That said, it’s refreshing to know that a school district near me is replacing the standard letter grading system with a more comprehensive skills evaluation system. The system, based on the state standards for each grade level, lists all the skills covered in each curriculum area and denotes where each student stands in relation to the standard: beginning, developing, competent, excelling.
Naturally, because it’s good for students, lots of people hate the idea.
We Need to Know Who’s Better Than Whom
The local newspaper ran a “hot topic” opinion poll, asking readers what they thought of the proposed change. The response was overwhelmingly negative. One chief objection: we live in a “competitive world” and children need to learn to survive in it.
I find this argument refreshingly honest; it doesn’t try to hide the big lie about grades, which says that grades are a tool for communicating how well the students are learning. The truth, as the “competitive world” argument attests, is that grades are a tool for establishing competition between students.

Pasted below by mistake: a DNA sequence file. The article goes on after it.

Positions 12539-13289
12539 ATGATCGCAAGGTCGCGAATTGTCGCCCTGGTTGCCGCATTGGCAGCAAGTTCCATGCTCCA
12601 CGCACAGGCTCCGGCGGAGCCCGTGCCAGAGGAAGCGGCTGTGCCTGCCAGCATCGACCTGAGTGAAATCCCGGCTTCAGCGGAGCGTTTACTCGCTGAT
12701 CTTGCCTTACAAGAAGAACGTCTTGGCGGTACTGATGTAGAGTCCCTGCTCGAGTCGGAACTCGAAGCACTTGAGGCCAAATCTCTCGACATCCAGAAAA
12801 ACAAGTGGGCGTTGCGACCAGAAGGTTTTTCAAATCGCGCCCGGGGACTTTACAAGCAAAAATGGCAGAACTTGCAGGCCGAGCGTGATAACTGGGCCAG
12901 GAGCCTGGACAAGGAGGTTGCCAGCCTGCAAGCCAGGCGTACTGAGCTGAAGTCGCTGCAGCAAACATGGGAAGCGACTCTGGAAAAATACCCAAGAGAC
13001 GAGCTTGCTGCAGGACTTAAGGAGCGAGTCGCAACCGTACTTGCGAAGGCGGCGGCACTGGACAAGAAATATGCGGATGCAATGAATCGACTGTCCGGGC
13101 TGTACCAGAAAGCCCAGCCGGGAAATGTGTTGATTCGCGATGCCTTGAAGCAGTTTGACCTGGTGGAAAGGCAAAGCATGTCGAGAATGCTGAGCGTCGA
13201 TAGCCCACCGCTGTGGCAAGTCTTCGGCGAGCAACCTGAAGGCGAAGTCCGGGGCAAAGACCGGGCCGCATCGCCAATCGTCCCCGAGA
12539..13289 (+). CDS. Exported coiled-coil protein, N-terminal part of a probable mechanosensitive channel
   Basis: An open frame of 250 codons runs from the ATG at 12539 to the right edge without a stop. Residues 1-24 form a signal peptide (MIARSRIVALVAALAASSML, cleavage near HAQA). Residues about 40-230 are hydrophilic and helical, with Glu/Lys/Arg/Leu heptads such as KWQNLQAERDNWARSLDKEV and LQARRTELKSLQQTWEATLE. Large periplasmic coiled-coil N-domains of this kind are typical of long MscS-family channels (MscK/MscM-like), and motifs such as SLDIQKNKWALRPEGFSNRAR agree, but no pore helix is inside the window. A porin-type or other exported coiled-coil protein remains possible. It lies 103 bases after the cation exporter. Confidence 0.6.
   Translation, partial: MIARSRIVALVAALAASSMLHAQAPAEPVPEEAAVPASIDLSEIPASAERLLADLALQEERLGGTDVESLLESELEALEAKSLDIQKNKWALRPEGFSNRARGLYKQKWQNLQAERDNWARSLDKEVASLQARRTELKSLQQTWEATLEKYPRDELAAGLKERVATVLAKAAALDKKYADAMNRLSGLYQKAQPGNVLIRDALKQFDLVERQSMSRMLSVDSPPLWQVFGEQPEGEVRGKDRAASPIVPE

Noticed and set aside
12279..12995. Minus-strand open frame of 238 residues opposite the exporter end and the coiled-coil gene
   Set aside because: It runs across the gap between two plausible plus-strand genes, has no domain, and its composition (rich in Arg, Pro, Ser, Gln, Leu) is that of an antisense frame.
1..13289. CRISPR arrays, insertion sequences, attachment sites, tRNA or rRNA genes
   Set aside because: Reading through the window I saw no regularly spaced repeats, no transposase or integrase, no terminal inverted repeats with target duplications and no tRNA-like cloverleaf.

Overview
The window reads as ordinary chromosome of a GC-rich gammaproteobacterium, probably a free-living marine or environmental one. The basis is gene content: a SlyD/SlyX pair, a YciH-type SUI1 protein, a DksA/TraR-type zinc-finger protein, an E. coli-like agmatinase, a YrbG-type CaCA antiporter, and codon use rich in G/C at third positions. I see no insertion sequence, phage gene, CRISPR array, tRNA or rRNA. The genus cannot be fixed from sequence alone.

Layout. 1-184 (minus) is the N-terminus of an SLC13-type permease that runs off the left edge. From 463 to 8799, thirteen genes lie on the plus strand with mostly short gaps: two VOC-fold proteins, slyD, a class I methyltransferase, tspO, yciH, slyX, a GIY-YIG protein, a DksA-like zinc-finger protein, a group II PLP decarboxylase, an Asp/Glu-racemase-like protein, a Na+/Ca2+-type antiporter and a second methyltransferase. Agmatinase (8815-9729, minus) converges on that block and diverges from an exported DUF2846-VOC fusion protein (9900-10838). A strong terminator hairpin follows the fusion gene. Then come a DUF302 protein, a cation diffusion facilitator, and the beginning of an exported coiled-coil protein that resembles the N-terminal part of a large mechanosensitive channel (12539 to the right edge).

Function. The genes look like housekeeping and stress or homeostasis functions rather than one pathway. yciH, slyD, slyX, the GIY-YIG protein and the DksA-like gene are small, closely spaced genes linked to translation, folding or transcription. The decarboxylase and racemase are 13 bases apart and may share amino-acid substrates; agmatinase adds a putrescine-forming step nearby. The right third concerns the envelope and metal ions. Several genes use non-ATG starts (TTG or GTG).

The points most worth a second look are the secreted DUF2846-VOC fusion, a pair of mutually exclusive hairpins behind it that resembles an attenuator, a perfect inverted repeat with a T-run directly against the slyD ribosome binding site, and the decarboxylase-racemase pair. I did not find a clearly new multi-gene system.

But what are they competing for?
Why, for grades, of course!
(You didn’t think this was about learning, did you? Silly reader.)
We all know everyone can’t get an A. Teachers aren’t allowed to give all A’s, and even if they were, they usually don’t. If all students are doing very well, schools still must let parents know who’s doing better than whom. So we rank them with letter grades.